Monterey Bay Aquarium lends freezer to help Mee Memorial fight coronavirus – The King City Rustler
KING CITY – The Monterey Bay Aquarium has loaned a freezer capable of reaching subzero temperatures to the Mee Memorial Health System in an effort to help South Monterey County Hospital administer Covid-19 vaccines in the region.
“Although vaccines remain scarce in Monterey County, this is great news,” said Rena Salamacha, CEO of Mee Memorial. “When the state and county release more Pfizer vaccines, this freezer will help expand our ability to inoculate even more people in South County, keeping our communities safe and a priority. “
The freezer had previously been on loan to Natividad Medical Center in Salinas, but it was delivered to Mee Memorial Hospital in King City on February 18 after Natividad was granted a permanent freezer.
“Thanks to Monterey County Supervisor Chris Lopez and the Monterey Bay Aquarium, we were able to borrow this freezer, which can support the distribution of the Pfizer vaccine,” said Dr Joshua Deutsch, family physician at Mee Memorial.
Of the two vaccines approved by the U.S. Food and Drug Administration, the Moderna and Pfizer vaccines, Mee was only able to transport the Moderna vaccine due to the Pfizer doses requiring storage temperatures of minus 70 degrees Fahrenheit.
“This ultra-low temperature research freezer enables Mee Memorial to store and distribute the Pfizer Covid-19 vaccine and will increase its ability to serve families and farm workers,” said Chris Lopez, Monterey County supervisor for District 3. “Many essential workers in the agriculture and food service industries have a high occupational risk of Covid-19 infection and are eager to get vaccinated. This loan will allow Mee Memorial to offer both types of vaccines.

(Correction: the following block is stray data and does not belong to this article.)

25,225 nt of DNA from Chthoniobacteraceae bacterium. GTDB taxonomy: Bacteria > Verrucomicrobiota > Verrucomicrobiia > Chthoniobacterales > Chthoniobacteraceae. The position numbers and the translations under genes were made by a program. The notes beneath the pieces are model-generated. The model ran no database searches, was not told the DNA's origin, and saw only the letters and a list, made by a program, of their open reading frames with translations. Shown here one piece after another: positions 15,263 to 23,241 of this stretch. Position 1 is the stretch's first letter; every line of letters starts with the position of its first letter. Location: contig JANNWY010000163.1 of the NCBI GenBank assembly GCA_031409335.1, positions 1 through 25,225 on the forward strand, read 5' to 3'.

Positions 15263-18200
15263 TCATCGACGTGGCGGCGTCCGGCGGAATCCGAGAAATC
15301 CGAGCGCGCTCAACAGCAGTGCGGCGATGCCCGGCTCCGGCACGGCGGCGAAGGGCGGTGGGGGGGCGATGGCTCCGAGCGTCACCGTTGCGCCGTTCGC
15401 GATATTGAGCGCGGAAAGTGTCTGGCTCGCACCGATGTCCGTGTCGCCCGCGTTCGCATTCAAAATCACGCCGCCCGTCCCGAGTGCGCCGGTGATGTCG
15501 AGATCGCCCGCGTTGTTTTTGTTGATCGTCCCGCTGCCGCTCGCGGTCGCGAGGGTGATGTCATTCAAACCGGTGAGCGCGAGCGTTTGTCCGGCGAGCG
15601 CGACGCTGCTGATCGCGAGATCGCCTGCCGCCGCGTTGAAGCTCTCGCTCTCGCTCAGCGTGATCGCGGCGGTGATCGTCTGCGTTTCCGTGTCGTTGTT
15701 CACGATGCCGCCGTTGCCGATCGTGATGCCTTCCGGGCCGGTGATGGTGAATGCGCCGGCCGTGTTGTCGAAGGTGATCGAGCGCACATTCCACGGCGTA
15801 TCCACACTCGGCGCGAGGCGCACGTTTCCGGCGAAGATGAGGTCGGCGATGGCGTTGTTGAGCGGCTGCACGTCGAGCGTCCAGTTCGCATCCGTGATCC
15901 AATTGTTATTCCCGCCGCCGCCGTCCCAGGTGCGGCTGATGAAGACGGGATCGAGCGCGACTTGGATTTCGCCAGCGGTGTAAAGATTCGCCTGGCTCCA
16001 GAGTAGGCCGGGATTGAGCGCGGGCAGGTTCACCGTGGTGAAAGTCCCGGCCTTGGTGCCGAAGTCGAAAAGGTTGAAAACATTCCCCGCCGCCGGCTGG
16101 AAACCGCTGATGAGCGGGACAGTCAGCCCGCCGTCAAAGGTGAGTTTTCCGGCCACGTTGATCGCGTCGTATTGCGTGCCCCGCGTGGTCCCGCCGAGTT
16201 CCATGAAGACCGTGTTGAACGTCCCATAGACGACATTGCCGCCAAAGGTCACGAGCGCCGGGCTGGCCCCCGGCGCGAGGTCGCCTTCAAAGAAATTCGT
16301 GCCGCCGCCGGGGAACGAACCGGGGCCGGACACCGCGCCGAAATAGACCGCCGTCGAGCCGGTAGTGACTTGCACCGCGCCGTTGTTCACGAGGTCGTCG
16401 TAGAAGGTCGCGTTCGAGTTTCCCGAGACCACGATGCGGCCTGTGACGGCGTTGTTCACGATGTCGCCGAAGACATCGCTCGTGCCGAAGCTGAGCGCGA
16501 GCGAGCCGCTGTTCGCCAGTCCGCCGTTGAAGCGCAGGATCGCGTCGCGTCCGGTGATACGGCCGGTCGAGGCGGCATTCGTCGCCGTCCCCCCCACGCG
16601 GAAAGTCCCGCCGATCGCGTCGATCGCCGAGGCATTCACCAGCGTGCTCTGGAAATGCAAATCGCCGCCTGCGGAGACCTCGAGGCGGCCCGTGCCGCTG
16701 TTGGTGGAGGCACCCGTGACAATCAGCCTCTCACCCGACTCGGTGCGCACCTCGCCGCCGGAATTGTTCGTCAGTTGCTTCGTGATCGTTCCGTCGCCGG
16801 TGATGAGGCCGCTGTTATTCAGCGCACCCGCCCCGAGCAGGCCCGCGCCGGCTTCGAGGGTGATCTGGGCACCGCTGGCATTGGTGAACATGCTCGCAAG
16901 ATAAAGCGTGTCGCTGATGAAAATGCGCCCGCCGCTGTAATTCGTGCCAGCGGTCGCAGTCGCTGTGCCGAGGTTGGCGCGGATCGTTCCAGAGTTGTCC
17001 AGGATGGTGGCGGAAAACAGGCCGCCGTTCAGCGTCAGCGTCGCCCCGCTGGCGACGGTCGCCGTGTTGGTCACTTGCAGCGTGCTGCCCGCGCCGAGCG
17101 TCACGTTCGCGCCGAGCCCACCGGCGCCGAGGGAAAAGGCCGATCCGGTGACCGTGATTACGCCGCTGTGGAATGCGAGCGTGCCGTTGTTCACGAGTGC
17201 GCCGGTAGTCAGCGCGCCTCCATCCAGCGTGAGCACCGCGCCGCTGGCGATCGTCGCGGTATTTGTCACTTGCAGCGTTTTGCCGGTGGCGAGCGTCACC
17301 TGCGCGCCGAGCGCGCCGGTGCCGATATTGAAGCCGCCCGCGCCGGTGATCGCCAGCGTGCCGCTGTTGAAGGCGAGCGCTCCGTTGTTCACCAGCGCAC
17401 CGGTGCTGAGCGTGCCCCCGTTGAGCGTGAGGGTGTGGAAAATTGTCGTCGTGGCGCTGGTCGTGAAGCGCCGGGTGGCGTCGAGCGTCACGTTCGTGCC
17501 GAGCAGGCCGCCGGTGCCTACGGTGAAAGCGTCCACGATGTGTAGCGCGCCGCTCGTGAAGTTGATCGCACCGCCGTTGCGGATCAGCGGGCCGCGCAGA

According to Deutsch, Mee’s vaccination program is “going very well.”
“We have vaccinated around 250 people this week,” he said. “In total, besides health workers, a total of 1,500 people have been vaccinated here at Mee Memorial Hospital, but the main limitation has been the availability of vaccines. “
Jonathan Estey, plant operations manager, estimated the freezer to have a maximum capacity of at least 20,000 doses.
“It will probably be more than we can get in, but we have that ability if we need to,” Estey said.
“We won’t be limited by the storage capacity of this,” Deutsch added. “It will be the availability of vaccines that we get from the companies and the state of California. … This will allow us to have both vaccines to better vaccinate this community.
Mee Memorial’s allocation figures remained lower than the county’s three other hospitals, two located in Salinas and one outside of Monterey.
“This has been a limitation for the distribution of the Pfizer vaccine in the country and around the world… especially for rural areas and small community hospitals,” Deutsch said. “Right now, the distribution and access to vaccines is a huge life or death factor that determines who lives and dies from this virus and which communities are served first and who is later online. “
Deutsch noted that if Mee Memorial received more doses in her allowance, the hospital would certainly use them in local immunization efforts.
“If we were to receive 2,000 vaccines tomorrow, we would immunize 2,000 people,” he said. “All the vaccines that have reached us entered an arm that week. We’re good at getting people vaccinated. … The vaccines are coming and this is a big step in the right direction for our community.
The freezer left Natividad with a magnetic plate, which announced that it had held a total of 3,900 doses that were administered from the site. Plans are underway for another such plaque to be added after its visit to the Mee Memorial, so that when it returns to the aquarium in the future, people will be able to see the contribution of the equipment to the fight against the pandemic.
“It is so important to create more equity in the distribution of vaccines to our communities who have suffered disproportionately due to the historic lack of access to health care,” said Barbara Meister, director of public affairs at the ‘Aquarium. “Agricultural workers in particular have yet to receive the necessary volume of vaccination. With the strawberry harvest resuming in March, we are doing everything we can to help farmers get vaccinated. This is the key to keeping our community healthy and to reopening our economy. “